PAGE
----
NEW YORK—A woman who pushed a commuter to her death in front of a New York City subway train just days after being released from a psychiatric facility was sentenced Friday to 20 years to life in prison.
Melanie Liverpool, 33, admitted shoving 49-year-old Connie Watton off a subway platform at the Times Square station in 2016—a harrowing crime that made headlines and tapped into a common fear of New Yorkers.
Liverpool was diagnosed with schizophrenia and bipolar disorder, according to her attorney, Aaron Wallenstein, and had been released from a psychiatric facility just five days before the killing. She pleaded guilty to murder last month.
The Manhattan district attorney, Cyrus R. Vance Jr., condemned the killing as an “unconscionable crime.”
“Now, thanks to the NYPD and my office’s prosecutors, she will serve significant prison time for this horrific act of violence,” Vance said in a statement.
Wallenstein told The Associated Press that his client is remorseful but intends to appeal the sentence. He called the case a “tragedy, no matter how you look at it.”
“A woman lost her life and Ms. Liverpool took responsibility,” Wallenstein said. “She led an exemplary life until she had these illnesses and issues.”
Melanie Liverpool-Turner about to be sentenced for killing 49-year-old Connie Watton by pushing her on to the downtown 1 train tracks at the Times Square-42nd Street station.
She has a history of mental illness but was found guilty on Murder 2 charges. pic.twitter.com/jPOAaxRoC1
— Henry Rosoff (@HenryRosoff) April 5, 2019
The attack was witnessed by several commuters, including one who followed Liverpool and pointed her out to police officers. When officers asked her what happened, prosecutors said, Liverpool told them she had pushed a person onto the tracks.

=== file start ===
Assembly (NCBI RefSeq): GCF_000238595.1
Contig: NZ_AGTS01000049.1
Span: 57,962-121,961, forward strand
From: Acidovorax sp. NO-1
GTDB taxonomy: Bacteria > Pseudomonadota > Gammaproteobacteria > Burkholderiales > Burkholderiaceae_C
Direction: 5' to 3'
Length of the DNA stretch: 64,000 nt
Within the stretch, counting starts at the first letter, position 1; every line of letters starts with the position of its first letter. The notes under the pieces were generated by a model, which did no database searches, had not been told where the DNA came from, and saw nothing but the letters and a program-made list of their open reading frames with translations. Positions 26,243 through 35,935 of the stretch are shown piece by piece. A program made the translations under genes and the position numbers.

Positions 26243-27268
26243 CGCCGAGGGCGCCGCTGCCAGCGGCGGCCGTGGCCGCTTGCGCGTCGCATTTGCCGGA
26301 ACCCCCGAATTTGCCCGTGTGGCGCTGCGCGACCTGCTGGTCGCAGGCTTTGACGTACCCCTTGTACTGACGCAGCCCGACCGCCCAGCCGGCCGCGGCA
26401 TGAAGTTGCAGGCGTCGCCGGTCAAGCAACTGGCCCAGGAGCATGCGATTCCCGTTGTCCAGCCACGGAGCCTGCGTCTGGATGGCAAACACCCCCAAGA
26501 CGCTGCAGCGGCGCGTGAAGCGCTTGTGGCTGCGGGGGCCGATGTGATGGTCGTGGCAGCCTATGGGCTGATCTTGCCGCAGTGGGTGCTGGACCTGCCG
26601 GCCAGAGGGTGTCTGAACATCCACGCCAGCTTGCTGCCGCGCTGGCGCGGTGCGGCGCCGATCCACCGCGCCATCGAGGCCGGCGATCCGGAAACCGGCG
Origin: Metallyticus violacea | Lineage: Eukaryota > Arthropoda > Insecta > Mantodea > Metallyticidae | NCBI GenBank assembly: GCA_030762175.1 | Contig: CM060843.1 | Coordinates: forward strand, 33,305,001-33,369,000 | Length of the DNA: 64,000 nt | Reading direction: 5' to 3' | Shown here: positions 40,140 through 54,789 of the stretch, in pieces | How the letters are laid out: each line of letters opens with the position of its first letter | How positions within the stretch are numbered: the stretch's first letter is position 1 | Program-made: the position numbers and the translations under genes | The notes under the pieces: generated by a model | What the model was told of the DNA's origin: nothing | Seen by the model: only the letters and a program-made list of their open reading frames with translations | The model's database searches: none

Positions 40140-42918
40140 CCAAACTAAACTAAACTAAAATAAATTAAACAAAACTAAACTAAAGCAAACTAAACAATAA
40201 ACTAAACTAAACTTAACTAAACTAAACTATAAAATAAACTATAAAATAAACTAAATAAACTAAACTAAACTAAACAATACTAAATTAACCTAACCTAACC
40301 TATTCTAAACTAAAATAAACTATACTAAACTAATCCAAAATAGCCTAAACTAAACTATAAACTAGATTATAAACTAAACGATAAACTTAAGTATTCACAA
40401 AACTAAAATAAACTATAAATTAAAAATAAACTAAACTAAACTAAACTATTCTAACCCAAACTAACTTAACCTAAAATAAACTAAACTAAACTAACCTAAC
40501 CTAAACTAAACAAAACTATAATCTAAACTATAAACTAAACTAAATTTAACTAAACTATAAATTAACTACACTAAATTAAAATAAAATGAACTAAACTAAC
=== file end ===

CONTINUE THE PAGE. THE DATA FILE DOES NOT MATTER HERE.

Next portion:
The authorities said that Liverpool, before being admitted to the psychiatric ward, falsely claimed to have pushed another woman to her death in front of an oncoming train at Union Square station.
Police deemed that woman’s death a suicide, but prosecutors argued in court papers that Liverpool’s false claim demonstrated “a motive or reason to commit this otherwise senseless and purposeless crime.”
The suicide Liverpool witnessed “helped put in her mind the ideas and thoughts that led to” Watton’s killing, Assistant District Attorney David Drucker wrote in a court filing.
New York Subway Incidents
In a separate incident, Keira Keeley, a 35-year-old actress, approached 57-year-old Leonore Gonzalez on the morning of Oct. 7, 2017. Keeley tried to shove Gonzalez in the path of an oncoming train, before Gonzalez knew what was happening. Gonzalez managed to hang onto a pillar and prevented the shove from pushing her onto the tracks.
— MEDYAHABER.COM (@medyahabercom) October 10, 2017
A police officer heard a scream, and witnesses told police what Keeley had just done. Gonzalez told police she didn’t see Keeley until after the push. She sustained bruises on her elbow and wrist, along with back pain due to the incident, the New York Post reported.
Keeley first told police that she bumped Gonzalez and then tried to grab her so she wouldn’t fall. She later added that she and her boyfriend had been drinking, and that she had four glasses of wine. She also admitted to feeling drunk, but denied she tried to harm anyone.
— Studio Mogura土竜 (@studiomogura) February 23, 2017
Keeley was charged with attempted assault with intent to injure with a weapon. She was in detention for two days before posting $7,500 bail. The incident was not caught on video.
aslında Keira Keeley'nin şu resmini kullansaymışsanız daha iyi olurmuş. pic.twitter.com/qx3OZYJXF5
— Djan Erik (@djanerik) October 10, 2017
Keeley mostly performed in Off-Broadway theater productions. She won an award for her portrayal in “The Glass Menagerie,” Actors’ Equity reported. Her TV appearances include episodes of “The Path,” “Elementary,” and “Rubicon,” according to her IMDB profile.
However, Keeley’s charges were light compared with a Chicago train-pushing incident. A man who received a doctorate faced charges of attempted murder and aggravated battery. The victim was hit in the back and fell onto the tracks. As he tried to climb back onto the platform, the man believed to be the assailant blocked his way and blocked others from helping him, but others in the station figured out a way to get the victim out.
The victim described the impact as “a full-on running push” to the Chicago Tribune. He added that the man seemed like “a lion looking at his prey, that’s kinda what it looked like to me.”
Epoch Times reporter Colin Fredericson contributed to this article.